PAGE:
Erin Burnett talks to CNN's Nic Robertson about Boston bomb suspect Tamerlan Tsarnaev's possible ties to an Islamic militant named Abu Dujana.
New details Tuesday night about what motivated Dzhokhar Tsarnaev and his brother Tamerlan to carry out the Boston marathon terror attacks that killed three and wounded more than two hundred others.
According to government officials, Dzhokhar told investigators the wars in Afghanistan and Iraq were the reasons they decided to set off the deadly bombs.
But how did these two Chechen immigrants become self-radicalized jihadists?
Our David Mattingly is Outfront with the story.
The FBI is facing tough questions about whether federal agents missed critical clues during their investigation of Tamerlan Tsarnaev - even after Russia raised a red flag about his radical Islamic views two years ago.
Speaking before the Senate Judiciary Committee, Homeland Security Secretary Janet Napolitano acknowledged Tuesday the government was aware of Tamerlan's trip to Dagestan last year, a volatile region of Russia plagued by Islamist violence.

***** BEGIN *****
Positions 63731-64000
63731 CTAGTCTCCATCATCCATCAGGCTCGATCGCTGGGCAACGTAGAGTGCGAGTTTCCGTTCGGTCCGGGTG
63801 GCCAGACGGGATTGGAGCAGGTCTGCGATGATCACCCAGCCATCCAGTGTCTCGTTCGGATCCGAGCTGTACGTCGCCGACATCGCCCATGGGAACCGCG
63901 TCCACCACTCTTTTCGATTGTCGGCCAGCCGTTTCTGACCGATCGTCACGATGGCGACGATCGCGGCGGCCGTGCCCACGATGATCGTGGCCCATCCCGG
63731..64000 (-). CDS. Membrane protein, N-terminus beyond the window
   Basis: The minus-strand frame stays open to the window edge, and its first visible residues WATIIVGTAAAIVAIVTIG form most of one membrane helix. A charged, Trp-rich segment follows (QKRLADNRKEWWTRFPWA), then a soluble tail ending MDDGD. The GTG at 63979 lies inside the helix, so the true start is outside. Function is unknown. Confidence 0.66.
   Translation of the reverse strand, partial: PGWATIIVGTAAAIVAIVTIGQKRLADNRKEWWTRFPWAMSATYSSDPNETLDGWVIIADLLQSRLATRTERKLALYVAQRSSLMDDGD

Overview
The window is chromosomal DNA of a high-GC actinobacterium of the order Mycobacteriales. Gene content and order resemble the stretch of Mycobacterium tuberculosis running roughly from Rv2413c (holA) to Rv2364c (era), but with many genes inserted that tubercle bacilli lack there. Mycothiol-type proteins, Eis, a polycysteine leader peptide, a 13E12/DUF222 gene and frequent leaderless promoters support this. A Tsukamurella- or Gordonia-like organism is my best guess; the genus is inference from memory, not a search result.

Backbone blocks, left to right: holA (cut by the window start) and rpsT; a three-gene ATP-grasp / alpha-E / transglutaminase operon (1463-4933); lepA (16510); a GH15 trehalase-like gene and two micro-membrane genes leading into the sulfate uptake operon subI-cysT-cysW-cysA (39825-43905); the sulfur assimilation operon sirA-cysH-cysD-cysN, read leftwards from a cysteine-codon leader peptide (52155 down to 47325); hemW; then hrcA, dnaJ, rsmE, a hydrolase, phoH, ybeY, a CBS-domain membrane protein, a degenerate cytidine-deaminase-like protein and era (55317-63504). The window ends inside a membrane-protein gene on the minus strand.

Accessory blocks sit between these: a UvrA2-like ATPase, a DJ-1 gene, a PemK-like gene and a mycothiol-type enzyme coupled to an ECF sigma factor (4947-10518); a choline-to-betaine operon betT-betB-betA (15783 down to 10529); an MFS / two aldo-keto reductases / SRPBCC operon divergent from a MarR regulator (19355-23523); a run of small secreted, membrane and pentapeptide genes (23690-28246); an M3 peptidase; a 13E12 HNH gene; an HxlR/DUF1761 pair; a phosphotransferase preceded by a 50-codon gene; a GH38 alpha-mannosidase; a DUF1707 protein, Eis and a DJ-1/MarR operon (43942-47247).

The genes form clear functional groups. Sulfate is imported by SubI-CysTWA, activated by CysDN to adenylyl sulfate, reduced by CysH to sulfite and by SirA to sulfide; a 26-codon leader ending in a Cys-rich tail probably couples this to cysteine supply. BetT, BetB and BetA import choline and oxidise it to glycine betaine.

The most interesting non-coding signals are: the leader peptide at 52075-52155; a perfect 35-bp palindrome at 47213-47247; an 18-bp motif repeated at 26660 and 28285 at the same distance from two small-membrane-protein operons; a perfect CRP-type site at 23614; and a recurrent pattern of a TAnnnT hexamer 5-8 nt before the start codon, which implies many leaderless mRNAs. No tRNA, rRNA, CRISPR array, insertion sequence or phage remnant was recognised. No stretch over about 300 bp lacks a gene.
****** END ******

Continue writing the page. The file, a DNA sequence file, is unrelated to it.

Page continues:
Sen. Chuck Grassley: Was your department aware of his travels to Russia and if you weren't – the reason?
Janet Napolitano: The travel of 2012 that you are referring to… yes, the system pinged when he was leaving the United States. By the time he returned all investigations had been – the matter had been closed.
Did the agency drop the ball?
OutFront tonight: Congressman Michael McCaul, Chairman of the House Homeland Security.
According to government officials the Tsarnaev brothers became self radicalized jihadists by their own accord.
But how did these two young men end up taking this path and did they recruit others along the way?
Outfront tonight: Steven Hassan has been counseling people with radical personality changes and extreme behavior for more than three decades as the director of the Freedom of Mind research center. Hassan's latest book: Freedom of Mind: Helping Loved Ones Leave Controlling People, Cults and Beliefs is now available on Amazon.com.
The surviving suspect in the Boston Marathon bombings has cited the U.S. wars in Afghanistan and Iraq as motivating factors behind last week's attack, a U.S. government official said Tuesday.
CNN's Jake Tapper has the story.